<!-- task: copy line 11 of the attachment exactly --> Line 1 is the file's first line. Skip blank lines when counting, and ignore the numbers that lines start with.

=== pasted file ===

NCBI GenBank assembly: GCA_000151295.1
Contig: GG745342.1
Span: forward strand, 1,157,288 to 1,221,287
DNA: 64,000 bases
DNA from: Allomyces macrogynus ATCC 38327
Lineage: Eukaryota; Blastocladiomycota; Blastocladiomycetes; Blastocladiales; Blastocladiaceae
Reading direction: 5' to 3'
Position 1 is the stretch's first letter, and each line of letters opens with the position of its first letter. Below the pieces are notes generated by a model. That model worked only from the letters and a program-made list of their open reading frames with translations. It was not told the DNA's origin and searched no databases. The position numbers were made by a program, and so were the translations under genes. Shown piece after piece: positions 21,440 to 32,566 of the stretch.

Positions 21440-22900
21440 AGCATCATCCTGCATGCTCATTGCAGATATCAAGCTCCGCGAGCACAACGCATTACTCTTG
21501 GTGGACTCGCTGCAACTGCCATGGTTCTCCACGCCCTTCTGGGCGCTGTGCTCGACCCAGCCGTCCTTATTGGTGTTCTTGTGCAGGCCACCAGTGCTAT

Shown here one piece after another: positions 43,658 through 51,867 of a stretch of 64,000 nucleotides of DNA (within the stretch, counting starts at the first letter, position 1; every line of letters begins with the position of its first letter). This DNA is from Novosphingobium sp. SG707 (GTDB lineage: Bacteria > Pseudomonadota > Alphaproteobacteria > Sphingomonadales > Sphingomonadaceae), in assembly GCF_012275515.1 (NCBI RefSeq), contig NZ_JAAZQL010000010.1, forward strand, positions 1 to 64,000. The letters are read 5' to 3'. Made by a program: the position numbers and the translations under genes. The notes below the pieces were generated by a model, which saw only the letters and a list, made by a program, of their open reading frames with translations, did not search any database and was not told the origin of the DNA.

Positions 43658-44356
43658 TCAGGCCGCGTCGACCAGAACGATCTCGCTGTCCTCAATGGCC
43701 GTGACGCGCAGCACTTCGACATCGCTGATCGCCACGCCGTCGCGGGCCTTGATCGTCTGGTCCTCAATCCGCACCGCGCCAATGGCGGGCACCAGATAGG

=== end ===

21501 GTGGACTCGCTGCAACTGCCATGGTTCTCCACGCCCTTCTGGGCGCTGTGCTCGACCCAGCCGTCCTTATTGGTGTTCTTGTGCAGGCCACCAGTGCTAT